This Conversation Spins Around Like A Rotary

, , , , | Right | October 28, 2018

(There used to be a fabric and sewing notions store in my hometown, but they went out of business. Eight months after they closed, the building was bought and was being renovated into a house. For at least six months the building had sat completely empty and all of the previous business’s signage had been taken down. From the outside of the building, it was obvious that some major work was being done on it. I knew the people who bought the building and I was hired to do some painting. One day, I am painting what is now the living room, and a woman I have never seen before wanders in the front door.)

Woman: “Oh, wow! It sure looks different in here!”

Me: “Um… Can I help you with something?”

Woman: “Yeah, I need a new rotary cutter; do you know where they are at?”

Me: “The store that was here went out of business last year; I’m afraid you’ll have to go somewhere else.”

Woman: “But I just need a rotary cutter. Surely there must be some laying around somewhere.”

Me: “All of the inventory was sold off months ago. This building is currently being turned into someone’s house.”

Woman: “I only want a rotary cutter! [Competitor] is an hour-and-a-half drive away! You can’t expect me to drive there. I’ll pay whatever you want for the rotary cutter, but I need it now!”

(I’m thoroughly irritated and dumbfounded at how this woman can’t understand that this is no longer a business.)

Me: “Ma’am, you are trespassing on private property. If you don’t leave, I will call the police.”

Woman: *long pause* “So, you don’t have any rotary cutters?”

Me: “No!”

(The woman wanders back out the door, muttering to herself, when one of the contractors who was working in the kitchen approaches me.)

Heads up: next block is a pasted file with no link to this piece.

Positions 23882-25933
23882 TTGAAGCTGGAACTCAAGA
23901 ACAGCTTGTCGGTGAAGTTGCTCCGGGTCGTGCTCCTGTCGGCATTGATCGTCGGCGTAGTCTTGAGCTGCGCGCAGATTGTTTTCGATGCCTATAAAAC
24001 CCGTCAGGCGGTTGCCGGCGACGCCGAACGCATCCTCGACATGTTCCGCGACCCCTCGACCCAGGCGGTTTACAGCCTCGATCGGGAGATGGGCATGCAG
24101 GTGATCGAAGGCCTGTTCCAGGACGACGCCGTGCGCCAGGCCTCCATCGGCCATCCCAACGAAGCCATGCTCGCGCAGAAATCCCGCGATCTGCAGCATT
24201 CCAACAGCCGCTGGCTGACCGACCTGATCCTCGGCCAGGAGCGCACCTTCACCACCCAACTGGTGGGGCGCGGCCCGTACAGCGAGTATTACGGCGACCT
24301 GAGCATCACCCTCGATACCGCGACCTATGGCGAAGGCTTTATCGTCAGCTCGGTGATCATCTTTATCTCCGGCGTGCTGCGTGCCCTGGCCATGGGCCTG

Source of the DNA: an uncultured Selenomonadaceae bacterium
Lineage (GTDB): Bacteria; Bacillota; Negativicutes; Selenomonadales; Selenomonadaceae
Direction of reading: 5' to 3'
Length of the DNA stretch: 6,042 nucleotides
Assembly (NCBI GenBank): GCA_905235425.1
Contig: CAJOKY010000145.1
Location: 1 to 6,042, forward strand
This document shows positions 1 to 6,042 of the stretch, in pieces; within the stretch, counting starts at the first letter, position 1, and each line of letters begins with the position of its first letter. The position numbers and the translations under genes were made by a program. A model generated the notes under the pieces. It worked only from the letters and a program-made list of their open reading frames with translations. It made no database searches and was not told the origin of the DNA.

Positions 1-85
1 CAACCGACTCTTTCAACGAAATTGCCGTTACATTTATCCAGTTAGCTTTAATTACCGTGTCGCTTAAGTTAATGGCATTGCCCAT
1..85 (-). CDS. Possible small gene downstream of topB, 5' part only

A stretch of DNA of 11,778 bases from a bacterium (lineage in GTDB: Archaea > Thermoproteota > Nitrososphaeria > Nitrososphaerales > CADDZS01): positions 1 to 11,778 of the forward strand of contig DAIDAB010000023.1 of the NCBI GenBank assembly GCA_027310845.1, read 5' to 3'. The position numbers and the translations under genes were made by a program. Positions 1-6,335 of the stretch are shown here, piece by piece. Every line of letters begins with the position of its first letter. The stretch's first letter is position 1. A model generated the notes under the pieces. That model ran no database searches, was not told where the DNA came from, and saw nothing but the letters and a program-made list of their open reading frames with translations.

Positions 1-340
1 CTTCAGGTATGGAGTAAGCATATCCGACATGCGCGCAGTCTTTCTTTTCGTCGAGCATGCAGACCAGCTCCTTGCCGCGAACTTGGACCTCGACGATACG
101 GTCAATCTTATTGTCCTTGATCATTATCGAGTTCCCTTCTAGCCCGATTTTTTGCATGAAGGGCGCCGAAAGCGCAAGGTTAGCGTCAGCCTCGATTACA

Contractor: “Did that woman really think this was still a business?”

Me: “Yeah, I guess so.”

Contractor: “Wow, the stupid was strong with that one!”

What Home Isn’t Improved With Milk?

, , , | Right | October 27, 2018

(It is a half-hour before the home improvement store where I work closes for the night.)

Customer: “Where is the milk?”

Me: “We don’t sell milk. “

Customer: “What do you mean, you don’t sell milk? “

Me: “We don’t sell milk. We never have. Try the [Store #1] next door, or the [Store #2] across the street.”

Customer: “Not any food anywhere in the whole store?”

Me: “We have chips and pop up at the registers.”

(The customer stared at me, confused, for a while before finally leaving.)

Get Behind Me, Pikachu!

, , , , | Right | October 7, 2018

(I am working the registers. Work has provided employees with foam cups to refill at water coolers near the registers when we are not busy. Between customers, I have drawn different water-type Pokémon and water-related Pokémon items on my cup. I happen to see an elderly customer approaching with a cart, stop drawing, and set my cup near the screen.)